US & Canada

Canada parliament begins no-confidence debate

Liberal Party leader Michael Ignatieff in parliamentary debate on Friday
Image caption Liberal leader Michael Ignatieff said the Harper government "conceals the facts" from Canadians

The Canadian parliament has begun debate on a no-confidence motion expected to topple the Conservative minority government.

Liberal Party leader Michael Ignatieff said Prime Minister Stephen Harper's government "breaks the rules" and "does not deserve to remain in office".

If the motion passes on Friday, it will trigger an election in early May.

The vote stems from a ruling on Monday that the Conservative government was in contempt of parliament.

A parliamentary committee judged that Mr Harper's government had acted in contempt by failing to disclose the full costs of spending on programmes involving tougher crime legislation, corporate tax cuts and plans to purchase stealth fighter jets.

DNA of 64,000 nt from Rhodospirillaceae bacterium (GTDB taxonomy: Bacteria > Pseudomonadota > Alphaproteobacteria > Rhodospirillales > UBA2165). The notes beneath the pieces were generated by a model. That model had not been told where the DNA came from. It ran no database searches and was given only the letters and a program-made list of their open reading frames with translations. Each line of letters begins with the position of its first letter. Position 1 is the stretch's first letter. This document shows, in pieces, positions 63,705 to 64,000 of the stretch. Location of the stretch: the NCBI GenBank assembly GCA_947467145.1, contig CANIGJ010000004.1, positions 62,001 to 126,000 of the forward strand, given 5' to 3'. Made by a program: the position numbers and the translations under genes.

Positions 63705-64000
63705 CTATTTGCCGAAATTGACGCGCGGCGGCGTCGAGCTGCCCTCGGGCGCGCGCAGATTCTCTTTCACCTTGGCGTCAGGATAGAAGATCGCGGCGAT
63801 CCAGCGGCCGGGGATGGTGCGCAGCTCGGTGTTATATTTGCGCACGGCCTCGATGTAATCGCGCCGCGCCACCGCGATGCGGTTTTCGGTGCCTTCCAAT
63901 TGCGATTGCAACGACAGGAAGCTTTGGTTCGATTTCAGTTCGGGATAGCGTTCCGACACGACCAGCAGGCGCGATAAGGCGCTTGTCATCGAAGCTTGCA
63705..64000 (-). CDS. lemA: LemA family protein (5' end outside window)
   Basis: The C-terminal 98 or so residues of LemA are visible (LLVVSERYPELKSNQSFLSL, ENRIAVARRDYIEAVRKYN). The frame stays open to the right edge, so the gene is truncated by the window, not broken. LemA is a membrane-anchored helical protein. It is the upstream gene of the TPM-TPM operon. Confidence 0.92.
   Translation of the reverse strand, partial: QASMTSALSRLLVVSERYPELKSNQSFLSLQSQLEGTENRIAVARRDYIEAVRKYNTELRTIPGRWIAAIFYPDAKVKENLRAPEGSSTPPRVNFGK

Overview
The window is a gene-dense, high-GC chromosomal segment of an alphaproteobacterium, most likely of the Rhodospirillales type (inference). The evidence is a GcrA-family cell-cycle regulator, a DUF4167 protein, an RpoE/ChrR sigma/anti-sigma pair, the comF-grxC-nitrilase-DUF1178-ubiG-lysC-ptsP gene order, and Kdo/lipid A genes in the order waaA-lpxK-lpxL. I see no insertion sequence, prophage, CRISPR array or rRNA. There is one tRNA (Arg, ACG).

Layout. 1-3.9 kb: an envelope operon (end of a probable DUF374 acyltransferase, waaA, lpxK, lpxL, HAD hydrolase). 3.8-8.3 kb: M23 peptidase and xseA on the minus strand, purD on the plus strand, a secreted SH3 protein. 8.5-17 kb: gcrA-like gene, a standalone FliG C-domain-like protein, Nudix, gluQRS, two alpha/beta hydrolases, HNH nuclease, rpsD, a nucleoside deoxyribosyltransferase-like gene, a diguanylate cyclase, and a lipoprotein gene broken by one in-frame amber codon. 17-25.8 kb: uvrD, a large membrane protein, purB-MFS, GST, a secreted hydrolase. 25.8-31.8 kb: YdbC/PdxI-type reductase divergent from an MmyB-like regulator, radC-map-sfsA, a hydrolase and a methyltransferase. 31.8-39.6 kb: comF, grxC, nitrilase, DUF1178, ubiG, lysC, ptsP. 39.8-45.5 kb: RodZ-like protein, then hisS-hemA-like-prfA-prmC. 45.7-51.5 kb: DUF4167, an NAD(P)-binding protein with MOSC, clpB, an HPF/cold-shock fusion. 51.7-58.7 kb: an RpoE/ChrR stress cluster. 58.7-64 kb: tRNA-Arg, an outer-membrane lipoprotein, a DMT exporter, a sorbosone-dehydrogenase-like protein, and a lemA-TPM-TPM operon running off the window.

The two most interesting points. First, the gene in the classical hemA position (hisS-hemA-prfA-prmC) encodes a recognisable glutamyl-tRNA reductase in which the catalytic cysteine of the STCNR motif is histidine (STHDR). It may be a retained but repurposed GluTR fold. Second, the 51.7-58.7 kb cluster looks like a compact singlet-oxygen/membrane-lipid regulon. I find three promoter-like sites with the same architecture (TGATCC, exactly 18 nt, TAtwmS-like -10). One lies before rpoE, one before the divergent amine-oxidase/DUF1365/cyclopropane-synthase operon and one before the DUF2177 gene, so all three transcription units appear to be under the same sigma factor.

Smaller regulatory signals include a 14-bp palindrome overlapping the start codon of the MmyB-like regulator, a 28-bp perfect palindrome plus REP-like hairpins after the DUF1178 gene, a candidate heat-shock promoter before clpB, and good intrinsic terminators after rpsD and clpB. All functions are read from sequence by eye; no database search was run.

'Reckless actions'

"The House must speak with a clear voice and it must say that a government that breaks the rules and conceals the facts from the Canadian people does not deserve to remain in office," Mr Ignatieff said.

Conservative House of Commons leader John Baird spoke on behalf of the Conservative Party ahead of the confidence vote.

"I'm saddened that a parliament which has accomplished a lot recently will come to an end because of the reckless actions of the [opposition]... in forcing an unwanted and unnecessary election on Canadians," he told legislators.

Mr Baird warned a vote of no-confidence in the government would "weaken Canada's economic recovery".

Also at issue is the Conservative government's budget plan, which it unveiled on Tuesday and which was immediately rejected by the three opposition parties.

With four parties holding seats in the House of Commons - the New Democrats (NDP) and the Bloc Quebecois in addition to the Liberals and Conservatives - it is difficult for a single party to gain a majority.

The Conservatives came to power in 2006 but need opposition support in order to pass any legislation.

Recent polls suggest the Conservative party will retain power in a May election, although not necessarily win enough seats to take the majority.

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